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The educational foundation of a child begins at home. It begins with informal education, which takes place at home, and then the child is sent to school for his final education. At school, the child is exposed to a variety of people, including the teacher, classmates, and the school’s health. All of these people involved in a child’s education have a significant influence on the students.

The students who are mostly his classmates and peer group have a large influence on the child’s academic performance because he spends the majority of his time with them. As a result, the child’s peer group is the first social group outside the home in which he or she attempts to gain acceptance. Each peer group has its own code of conduct, which does not always correspond to the advance standard.

The peer group becomes an enculturation and learning agency. Even very young children develop a sense of self based on their perceptions of important people in their environment, such as relatives, teachers, and peers. Socioeconomic status, ethnicity, and parental occupation all influence how families see themselves and the process by which they socialize their children (Bornstein, 2002).

As children grow older and leave their home environment, their self-perception and social skills are influenced by how their peers perceive them. When children move away from their families and into child care centers, schools, and the larger community, they begin to form attachments and friendships through their play.

These connections influence behavior. Infants and toddlers have been observed touching other infants, crying when others cry, and later offering nurturance or comfort. Early friendship begins to have a more lasting influence on behavior around the age of three (Parke, 1990), and peer influence on behavior gradually becomes more dominant.

Peers are defined by Smart and Smart (2000) as “friends of about the same class members of the same society such as the boys scout, girls, guide, chorister, football team, social clubs.” The influence of peer groups on students’ academic performance is heavily dependent on the students’ abilities and potential.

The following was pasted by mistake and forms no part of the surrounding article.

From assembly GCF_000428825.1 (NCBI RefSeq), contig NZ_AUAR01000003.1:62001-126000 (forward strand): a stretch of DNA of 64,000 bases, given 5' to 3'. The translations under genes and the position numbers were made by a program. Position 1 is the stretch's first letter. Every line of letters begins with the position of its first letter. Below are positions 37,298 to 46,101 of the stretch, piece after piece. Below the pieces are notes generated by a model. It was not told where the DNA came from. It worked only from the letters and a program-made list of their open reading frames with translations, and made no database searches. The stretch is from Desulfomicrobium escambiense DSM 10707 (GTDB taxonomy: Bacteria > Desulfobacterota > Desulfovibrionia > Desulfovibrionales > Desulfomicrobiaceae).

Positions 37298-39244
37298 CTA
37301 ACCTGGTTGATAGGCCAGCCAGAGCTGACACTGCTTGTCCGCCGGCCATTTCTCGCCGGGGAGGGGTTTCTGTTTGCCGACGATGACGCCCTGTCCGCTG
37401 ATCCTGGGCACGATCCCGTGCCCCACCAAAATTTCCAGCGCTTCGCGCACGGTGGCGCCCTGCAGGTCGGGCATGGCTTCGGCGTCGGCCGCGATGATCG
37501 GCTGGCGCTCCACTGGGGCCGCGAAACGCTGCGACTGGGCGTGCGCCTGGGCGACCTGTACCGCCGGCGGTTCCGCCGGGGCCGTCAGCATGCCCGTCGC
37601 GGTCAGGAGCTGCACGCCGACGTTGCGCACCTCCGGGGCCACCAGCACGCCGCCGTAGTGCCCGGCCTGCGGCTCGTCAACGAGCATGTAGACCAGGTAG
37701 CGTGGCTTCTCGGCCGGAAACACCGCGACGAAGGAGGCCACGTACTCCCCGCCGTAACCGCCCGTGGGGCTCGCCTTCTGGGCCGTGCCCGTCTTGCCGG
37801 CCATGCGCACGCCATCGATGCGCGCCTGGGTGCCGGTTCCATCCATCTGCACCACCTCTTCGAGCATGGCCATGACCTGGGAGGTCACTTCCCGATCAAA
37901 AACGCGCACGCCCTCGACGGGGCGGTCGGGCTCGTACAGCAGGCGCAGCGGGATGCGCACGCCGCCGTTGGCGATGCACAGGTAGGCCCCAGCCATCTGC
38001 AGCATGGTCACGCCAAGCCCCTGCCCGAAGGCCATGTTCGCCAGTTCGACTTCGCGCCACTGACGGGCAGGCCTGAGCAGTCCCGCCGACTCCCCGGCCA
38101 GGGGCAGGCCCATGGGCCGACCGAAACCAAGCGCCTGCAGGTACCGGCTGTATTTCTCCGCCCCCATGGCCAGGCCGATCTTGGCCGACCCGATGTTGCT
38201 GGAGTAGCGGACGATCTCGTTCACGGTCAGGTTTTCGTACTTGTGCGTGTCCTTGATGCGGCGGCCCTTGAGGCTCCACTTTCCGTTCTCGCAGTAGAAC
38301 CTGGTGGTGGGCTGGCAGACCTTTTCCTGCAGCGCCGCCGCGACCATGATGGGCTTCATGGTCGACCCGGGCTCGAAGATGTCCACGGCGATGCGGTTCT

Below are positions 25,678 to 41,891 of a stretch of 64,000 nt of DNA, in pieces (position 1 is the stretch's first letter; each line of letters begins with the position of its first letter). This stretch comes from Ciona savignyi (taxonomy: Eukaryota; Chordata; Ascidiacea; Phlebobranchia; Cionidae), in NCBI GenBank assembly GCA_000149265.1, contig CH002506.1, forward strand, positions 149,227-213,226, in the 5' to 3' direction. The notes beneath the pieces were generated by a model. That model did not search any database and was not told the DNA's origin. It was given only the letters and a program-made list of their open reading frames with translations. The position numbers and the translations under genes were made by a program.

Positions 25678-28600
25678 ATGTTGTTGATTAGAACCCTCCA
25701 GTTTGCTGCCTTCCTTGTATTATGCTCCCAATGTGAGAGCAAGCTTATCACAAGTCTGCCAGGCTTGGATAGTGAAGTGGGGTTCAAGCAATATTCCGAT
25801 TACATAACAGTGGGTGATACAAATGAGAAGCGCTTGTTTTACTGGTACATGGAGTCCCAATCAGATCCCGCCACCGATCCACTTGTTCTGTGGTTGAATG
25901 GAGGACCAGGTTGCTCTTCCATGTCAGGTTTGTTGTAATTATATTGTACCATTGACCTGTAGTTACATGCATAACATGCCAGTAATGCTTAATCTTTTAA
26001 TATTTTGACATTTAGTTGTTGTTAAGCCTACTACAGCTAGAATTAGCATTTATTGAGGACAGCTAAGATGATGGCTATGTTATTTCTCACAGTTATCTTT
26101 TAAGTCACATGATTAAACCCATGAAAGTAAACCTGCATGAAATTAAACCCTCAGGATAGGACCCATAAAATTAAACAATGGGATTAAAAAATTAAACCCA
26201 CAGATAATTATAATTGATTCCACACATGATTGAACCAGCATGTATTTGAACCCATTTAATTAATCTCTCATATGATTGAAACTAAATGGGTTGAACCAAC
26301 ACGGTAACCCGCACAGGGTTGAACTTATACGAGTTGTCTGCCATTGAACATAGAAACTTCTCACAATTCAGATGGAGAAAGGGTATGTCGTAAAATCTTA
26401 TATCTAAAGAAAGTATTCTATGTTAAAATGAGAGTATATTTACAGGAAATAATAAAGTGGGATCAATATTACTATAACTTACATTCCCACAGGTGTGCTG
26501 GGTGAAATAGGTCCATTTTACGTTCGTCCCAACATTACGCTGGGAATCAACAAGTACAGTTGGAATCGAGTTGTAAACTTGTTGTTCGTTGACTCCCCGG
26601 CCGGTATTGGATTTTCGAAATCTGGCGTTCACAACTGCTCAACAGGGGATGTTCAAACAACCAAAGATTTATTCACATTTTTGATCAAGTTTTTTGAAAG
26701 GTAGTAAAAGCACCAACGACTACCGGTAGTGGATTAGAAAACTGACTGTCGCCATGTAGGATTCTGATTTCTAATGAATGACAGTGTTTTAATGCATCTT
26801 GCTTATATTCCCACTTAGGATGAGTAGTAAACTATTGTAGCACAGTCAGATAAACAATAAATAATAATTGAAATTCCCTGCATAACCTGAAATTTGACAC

Derville, B. (2001) observed that as a child grows older, his peers are likely to become more important to him than his parents and teachers. Harris (1998, 2002) and Rowe (1994) claimed that peer groups have a greater influence than parents, but this extreme position has been challenged by other researchers (Berk, 2005).

Children gradually learn that others can share their feelings, attitudes, or guilt in different ways. Other people’s perspectives will influence how children feel about their own families. Children typically have a family perspective on their own and other cultures.

When confronted with opposing viewpoints, they frequently need to reconsider their own. It is often difficult for chuckler to accept the notion that other families can function radically differently than their own while still holding many of the same attitudes and beliefs and being equally nurturing and secure. The peer group acts as a gauge for children as they examine themselves and their feelings about themselves and their families.